When you give charity, there are a ridiculous number of rules about which types of income you should “self tax” at what percent. As I wrote in my notes, “Suddenly this has turned into a personal finance seminar.” I got the impression that the charity tax is basically tithing under another name, but at least it doesn’t necessarily go directly to a religious institution.
“Fasting” for Mecca and other occasions does not mean that you don’t eat food for 30 days straight or anything. It means you don’t eat or drink (!) from dawn till dusk, and then you can eat all you want. Reportedly many Muslims actually gain weight during Ramadan from being so hungry.
Beth reasonably asked if you have to not drink even if it is dangerous, like if you work outdoors in the Texas sun all day. The Imam said no, some people take it as a personal challenge, but you are not strictly required to fast in any way that would put you in danger. It’s like the pirate code: Really more like guidelines.
Highlights of Muslim beliefs in my notes:
Muslims believe in Allah, which they mention repeatedly is just their word for God, not the specific name of a god.
Muslims believe in angels, which are made entirely of light, and are huge.
The Bible is an inspired book, but kind of lost in translation. So Muslims “believe” what’s in the Bible, but they very much feel free to pick and choose what they consider canonical. (In other words, much like Christians! Har har.) The Quran, on the other hand, is perfect, as it went directly from God to an angel to Mohammed, who wrote it down and there have only been perfect translations since then.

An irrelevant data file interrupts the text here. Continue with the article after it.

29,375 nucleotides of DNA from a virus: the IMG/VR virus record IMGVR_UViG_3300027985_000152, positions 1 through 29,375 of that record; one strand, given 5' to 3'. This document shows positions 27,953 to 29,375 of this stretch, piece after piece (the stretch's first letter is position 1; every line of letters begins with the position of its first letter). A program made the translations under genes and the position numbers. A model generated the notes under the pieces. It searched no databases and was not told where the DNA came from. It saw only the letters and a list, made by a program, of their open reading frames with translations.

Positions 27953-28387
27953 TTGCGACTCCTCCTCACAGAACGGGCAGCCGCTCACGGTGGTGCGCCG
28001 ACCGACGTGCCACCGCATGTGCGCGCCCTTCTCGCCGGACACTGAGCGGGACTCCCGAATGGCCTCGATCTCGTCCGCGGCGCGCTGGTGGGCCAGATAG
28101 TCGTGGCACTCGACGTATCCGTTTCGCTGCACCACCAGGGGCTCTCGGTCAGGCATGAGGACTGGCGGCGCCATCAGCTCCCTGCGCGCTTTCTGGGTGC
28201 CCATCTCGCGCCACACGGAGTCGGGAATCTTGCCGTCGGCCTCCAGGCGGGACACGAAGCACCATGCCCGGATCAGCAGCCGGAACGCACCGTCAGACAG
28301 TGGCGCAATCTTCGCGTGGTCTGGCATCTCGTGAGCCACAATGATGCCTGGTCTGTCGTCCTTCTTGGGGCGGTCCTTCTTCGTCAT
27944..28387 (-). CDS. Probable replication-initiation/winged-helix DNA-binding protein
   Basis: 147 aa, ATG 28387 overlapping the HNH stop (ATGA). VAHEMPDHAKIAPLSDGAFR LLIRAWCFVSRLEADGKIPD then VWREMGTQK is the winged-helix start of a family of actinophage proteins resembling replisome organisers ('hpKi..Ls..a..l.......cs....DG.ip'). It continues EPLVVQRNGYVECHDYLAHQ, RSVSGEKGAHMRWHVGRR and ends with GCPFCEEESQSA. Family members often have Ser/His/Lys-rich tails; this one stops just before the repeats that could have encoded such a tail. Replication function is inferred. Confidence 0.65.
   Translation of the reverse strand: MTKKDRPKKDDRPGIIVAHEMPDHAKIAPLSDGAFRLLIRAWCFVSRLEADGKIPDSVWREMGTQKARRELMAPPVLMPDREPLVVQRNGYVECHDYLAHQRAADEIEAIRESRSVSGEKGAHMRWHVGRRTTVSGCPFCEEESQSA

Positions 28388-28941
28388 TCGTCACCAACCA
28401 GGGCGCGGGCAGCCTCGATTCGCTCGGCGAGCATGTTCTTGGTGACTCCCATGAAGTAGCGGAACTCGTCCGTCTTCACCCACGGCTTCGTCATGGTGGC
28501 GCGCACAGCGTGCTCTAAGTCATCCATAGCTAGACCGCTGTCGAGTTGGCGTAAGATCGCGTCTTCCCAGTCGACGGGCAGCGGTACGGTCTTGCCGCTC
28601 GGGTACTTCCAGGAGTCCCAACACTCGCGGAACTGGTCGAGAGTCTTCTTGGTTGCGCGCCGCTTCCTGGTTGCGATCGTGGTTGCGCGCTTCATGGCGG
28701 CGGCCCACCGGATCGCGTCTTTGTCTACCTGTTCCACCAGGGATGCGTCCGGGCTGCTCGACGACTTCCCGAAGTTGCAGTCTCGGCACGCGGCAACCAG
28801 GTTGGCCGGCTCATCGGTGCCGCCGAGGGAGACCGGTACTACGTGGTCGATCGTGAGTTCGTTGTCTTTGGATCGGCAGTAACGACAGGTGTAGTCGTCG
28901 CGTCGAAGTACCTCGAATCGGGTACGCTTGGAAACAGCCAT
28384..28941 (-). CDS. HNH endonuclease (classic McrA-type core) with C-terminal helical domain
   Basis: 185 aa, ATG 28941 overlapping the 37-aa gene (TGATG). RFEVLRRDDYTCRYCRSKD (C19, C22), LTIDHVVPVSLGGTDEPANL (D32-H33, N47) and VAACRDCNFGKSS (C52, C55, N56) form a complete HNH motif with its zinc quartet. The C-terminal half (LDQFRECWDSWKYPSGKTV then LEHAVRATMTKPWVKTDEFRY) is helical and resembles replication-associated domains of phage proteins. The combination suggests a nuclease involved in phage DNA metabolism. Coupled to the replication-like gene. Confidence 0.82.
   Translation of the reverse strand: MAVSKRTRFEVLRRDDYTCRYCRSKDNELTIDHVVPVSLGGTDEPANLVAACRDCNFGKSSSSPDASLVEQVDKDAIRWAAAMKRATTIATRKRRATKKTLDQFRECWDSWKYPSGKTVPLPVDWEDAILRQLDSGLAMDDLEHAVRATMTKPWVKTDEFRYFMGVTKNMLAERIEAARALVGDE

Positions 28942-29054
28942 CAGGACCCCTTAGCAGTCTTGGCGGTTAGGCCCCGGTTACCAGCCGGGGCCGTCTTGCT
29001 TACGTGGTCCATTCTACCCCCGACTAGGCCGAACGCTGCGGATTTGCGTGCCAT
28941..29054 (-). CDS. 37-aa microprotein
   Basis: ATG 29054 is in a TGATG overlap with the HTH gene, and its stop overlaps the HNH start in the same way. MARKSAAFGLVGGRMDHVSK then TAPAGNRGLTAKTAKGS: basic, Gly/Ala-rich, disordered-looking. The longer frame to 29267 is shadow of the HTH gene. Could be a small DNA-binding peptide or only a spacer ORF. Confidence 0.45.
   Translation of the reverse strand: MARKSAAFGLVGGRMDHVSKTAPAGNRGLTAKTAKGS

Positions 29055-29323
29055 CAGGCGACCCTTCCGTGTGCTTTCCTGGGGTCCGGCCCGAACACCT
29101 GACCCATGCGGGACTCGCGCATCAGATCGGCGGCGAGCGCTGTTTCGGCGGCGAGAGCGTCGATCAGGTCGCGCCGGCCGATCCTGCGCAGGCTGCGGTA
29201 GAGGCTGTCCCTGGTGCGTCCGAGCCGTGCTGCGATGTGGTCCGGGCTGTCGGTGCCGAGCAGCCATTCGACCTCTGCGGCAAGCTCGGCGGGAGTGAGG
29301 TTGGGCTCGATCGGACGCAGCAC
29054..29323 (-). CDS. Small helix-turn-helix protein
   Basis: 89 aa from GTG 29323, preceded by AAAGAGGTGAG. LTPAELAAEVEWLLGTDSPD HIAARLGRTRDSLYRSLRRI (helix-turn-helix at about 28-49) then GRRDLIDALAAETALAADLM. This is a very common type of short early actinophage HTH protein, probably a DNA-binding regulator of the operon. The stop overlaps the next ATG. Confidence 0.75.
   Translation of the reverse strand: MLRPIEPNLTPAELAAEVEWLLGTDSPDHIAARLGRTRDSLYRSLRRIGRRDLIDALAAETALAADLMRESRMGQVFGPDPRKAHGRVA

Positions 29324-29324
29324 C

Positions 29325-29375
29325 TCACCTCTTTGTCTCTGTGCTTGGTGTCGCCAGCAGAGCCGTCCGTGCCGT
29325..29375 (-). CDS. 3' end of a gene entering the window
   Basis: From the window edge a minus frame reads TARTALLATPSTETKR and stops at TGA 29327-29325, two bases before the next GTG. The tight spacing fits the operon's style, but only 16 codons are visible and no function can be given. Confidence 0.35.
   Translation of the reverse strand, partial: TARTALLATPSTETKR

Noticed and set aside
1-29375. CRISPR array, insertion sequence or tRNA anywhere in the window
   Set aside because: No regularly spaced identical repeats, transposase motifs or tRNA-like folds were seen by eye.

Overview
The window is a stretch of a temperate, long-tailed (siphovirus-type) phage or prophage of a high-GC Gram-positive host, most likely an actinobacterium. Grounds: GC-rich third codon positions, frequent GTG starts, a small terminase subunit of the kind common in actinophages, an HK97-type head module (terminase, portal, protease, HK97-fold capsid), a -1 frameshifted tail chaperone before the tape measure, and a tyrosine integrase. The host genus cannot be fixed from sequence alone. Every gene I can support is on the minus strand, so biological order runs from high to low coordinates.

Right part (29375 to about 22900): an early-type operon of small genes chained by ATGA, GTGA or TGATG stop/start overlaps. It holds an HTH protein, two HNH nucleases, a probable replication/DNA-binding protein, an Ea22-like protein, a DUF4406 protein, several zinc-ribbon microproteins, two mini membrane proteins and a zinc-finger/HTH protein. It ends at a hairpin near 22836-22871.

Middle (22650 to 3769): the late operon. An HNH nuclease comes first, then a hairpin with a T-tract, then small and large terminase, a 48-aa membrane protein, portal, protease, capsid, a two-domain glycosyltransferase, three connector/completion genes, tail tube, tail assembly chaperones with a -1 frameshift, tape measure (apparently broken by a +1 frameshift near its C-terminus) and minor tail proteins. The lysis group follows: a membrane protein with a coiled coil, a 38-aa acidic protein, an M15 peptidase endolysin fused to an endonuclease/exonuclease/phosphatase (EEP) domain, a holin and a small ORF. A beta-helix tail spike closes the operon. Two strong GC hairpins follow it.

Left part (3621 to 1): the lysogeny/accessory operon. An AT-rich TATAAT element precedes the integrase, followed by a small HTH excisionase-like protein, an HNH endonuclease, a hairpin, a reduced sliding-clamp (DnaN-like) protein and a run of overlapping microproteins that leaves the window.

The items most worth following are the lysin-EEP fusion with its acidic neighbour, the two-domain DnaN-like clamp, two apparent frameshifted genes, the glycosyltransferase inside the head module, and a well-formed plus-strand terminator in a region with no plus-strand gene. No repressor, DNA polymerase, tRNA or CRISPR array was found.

Messengers: Muslims believe in numerous prophets, most notably Mohammed, Moses (“Moosa”) and Jesus (“Issa”). Again, Jesus delivered God’s message but was never crucified or anything.
One of the key difference between Sunni and Shia Muslims is that the Shia believe that these messengers are infallible, and the Sunni believe that they can have garbled or incorrect messages. Other than that, it seems to be mainly a power struggle between two groups who want to be viewed as more important than each other.
An audience member asked, if Jesus and Moses are both prophets, why are Muslims angered so much when Mohammed is insulted, but not Jesus? The response was twofold. First, we are offended if Jesus is “insulted,” although in this case, “insulting” Jesus includes misrepresenting his life, such as the false fact that he was the son of God, or crucified, etc. Second: well… they’re both prophets, but Mohammed is definitely the more important prophet.
Like Evangelical Christians, Muslims believe in a “last day” when the world will end and everyone will be judged. People who die before then just sort of wait around until it happens. During the judgment, people get some sort of lawyer characters, who speak for and against your status as having lived a good life. (Side note, it reminded me of the little known Albert Brooks comedy Defending Your Life. I always loved that movie.)
The bad people get sent to hell, of course. Hell is a place of fire, etc., with seven levels and seven gates. Each type of sinner gets an appropriate style of punishment; it’s very Dante-esque.
Paradise has 8 gates, and the poor go in first. I would say more about this, but as I mentioned earlier, the very extensive details of what Muslim believes are of little interest to me, and at this point my note-taking was flagging a bit.